The Alabama Healthy Marriage & Relationship Education Initiative, or “AHMREI,” (former name, Alabama Community Healthy Marriage Initiative, or “ACHMI”) has been funded by grants from the U.S. Department of Health and Human Services Office of Family Assistance for 18 years. The AHMREI consists of two related projects: the Alabama Healthy Marriage and Relationship Education (AHMRE) Project focused on serving adult couples in the community and the Alabama Youth Relationship Education (AYRE) Project focused on serving youth in high schools.
The Alabama Healthy Marriage and Relationship Education Initiative (AHMREI) is a large-scale partnership among Auburn University and 10 additional implementation partners at Family Resource Centers and community agencies. Additionally, referral partners include domestic violence prevention organizations, school systems, and Head Start centers.
Our needs in Alabama are wide-spread. Our citizens continue to face considerable challenges related to high rates of relationship and family instability and to economic strain. As citizens and professionals in a limited-resource state that has maintained one of the highest divorce rates (top 5 or 10 for 6 decades up through 2010) and one of the lowest composite rankings for children’s well-being in the country, we are highly motivated to continue to play a role in improving the quality of life in our state.
Bad relationships literally make us sick – mentally and physically. People know this – and now research has validated it. Basic research also provides us information on what sorts of things people do and think about that best predicts a healthy, long-lasting couple relationship – and a lot of this is teachable information. Our research focuses on bridging this research with practice and testing community-based relationship education for teens and adults and documenting whether this experience leads to better relationship skills, relationship quality, and health.
After 10 years of this work, with more than 61,000 people participating in classes, we have published evidence that the average teen and adult participant in a diverse group of Alabama citizens experiences benefits in their abilities to make healthy relationship decisions and to form and sustain healthy couple relationships. We have also documented that pre-school children have better social skills up to one year after their parents’ participation in a relationship education program. There also was a dramatic and uncharacteristic drop in the divorce rate in Alabama 3 years ago and we have remained below the top ten ranking each year since then. The long-term, multi-county initiative may have something to do with this.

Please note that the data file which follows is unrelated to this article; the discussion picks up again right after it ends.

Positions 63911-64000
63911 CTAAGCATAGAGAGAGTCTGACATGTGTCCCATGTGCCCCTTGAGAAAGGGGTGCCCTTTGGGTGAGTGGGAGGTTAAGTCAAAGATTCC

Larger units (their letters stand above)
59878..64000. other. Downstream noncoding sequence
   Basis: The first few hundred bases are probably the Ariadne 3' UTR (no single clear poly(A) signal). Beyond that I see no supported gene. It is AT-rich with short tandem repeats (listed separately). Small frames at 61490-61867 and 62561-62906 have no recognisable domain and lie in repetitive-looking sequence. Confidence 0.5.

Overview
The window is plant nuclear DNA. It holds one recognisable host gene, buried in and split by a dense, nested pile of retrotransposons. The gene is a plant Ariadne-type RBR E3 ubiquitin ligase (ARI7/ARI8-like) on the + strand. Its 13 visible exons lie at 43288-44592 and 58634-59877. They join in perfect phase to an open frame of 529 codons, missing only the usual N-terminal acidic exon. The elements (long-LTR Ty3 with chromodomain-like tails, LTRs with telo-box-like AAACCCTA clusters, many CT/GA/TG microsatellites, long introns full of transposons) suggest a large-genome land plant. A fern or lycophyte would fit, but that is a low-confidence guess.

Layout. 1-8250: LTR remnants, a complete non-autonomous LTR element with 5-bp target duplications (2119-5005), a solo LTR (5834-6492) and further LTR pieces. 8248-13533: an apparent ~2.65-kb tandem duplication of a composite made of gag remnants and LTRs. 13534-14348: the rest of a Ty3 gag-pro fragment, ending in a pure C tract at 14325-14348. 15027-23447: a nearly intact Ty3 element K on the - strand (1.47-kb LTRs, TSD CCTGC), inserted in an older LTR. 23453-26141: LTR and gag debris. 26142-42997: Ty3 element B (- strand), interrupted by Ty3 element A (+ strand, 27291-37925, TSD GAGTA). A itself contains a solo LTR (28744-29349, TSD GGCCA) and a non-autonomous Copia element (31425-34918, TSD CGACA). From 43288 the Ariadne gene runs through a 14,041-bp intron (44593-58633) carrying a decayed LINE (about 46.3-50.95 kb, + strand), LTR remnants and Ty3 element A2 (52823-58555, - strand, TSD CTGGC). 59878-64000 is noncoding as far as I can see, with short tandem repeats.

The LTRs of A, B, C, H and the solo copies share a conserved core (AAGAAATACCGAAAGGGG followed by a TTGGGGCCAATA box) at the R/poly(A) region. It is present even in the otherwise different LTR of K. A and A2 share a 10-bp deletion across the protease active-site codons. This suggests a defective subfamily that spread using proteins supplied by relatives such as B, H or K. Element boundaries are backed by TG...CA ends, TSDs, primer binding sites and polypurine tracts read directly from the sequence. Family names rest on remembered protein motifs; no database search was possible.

For both the AHMRE and AYRE projects, in the next 5 years, we will test the comparative effectiveness of different program implementation models to understand how programs work best. We expect that different people may experience different levels of benefit, depending on how the information is taught. We also expect that different aspects of the program experience may affect program outcomes. The results of this phase of our research will better inform practitioners – in Alabama and around the country – about how to design programs for more diverse audiences and how to match program design to participant. We are on a path that is fine-tuning “prescriptions” for offering relationship education in our communities that will empower individuals of all ages and backgrounds with knowledge and skills for improving their “relational health.” This will in turn benefit their physical and mental health and contribute to strengthening communities.
See more about our history from 2002 to 2020, visualized.
Read an overview of our work during the 2015-2020 project funding cycle.
Read a report on our work during the 2015-2020 project funding cycle.